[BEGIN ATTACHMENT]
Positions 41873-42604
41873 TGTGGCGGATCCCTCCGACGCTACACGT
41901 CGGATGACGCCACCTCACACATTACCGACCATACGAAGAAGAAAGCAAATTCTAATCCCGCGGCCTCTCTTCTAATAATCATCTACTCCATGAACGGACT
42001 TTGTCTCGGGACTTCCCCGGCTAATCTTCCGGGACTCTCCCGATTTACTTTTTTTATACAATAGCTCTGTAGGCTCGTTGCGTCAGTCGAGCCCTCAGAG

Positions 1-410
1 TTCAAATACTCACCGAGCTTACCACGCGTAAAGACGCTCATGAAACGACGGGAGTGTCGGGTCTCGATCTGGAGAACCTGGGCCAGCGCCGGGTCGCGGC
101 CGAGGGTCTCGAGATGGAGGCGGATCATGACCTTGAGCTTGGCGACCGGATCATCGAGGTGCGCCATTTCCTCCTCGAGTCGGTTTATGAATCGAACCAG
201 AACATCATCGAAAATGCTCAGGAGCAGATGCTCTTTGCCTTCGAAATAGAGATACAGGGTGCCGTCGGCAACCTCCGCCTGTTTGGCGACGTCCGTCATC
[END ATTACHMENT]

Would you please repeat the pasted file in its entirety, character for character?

Positions 41873-42604
41873 TGTGGCGGATCCCTCCGACGCTACACGT
41901 CGGATGACGCCACCTCACACATTACCGACCATACGAAGAAGAAAGCAAATTCTAATCCCGCGGCCTCTCTTCTAATAATCATCTACTCCATGAACGGACT
42001 TTGTCTCGGGACTTCCCCGGCTAATCTTCCGGGACTCTCCCGATTTACTTTTTTTATACAATAGCTCTGTAGGCTCGTTGCGTCAGTCGAGCCCTCAGAG

Positions 1-410
1 TTCAAATACTCACCGAGCTTACCACGCGTAAAGACGCTCATGAAACGACGGGAGTGTCGGGTCTCGATCTGGAGAACCTGGGCCAGCGCCGGGTCGCGGC
101 CGAGGGTCTCGAGATGGAGGCGGATCATGACCTTGAGCTTGGCGACCGGATCATCGAGGTGCGCCATTTCCTCCTCGAGTCGGTTTATGAATCGAACCAG
201 AACATCATCGAAAATGCTCAGGAGCAGATGCTCTTTGCCTTCGAAATAGAGATACAGGGTGCCGTCGGCAACCTCCGCCTGTTTGGCGACGTCCGTCATC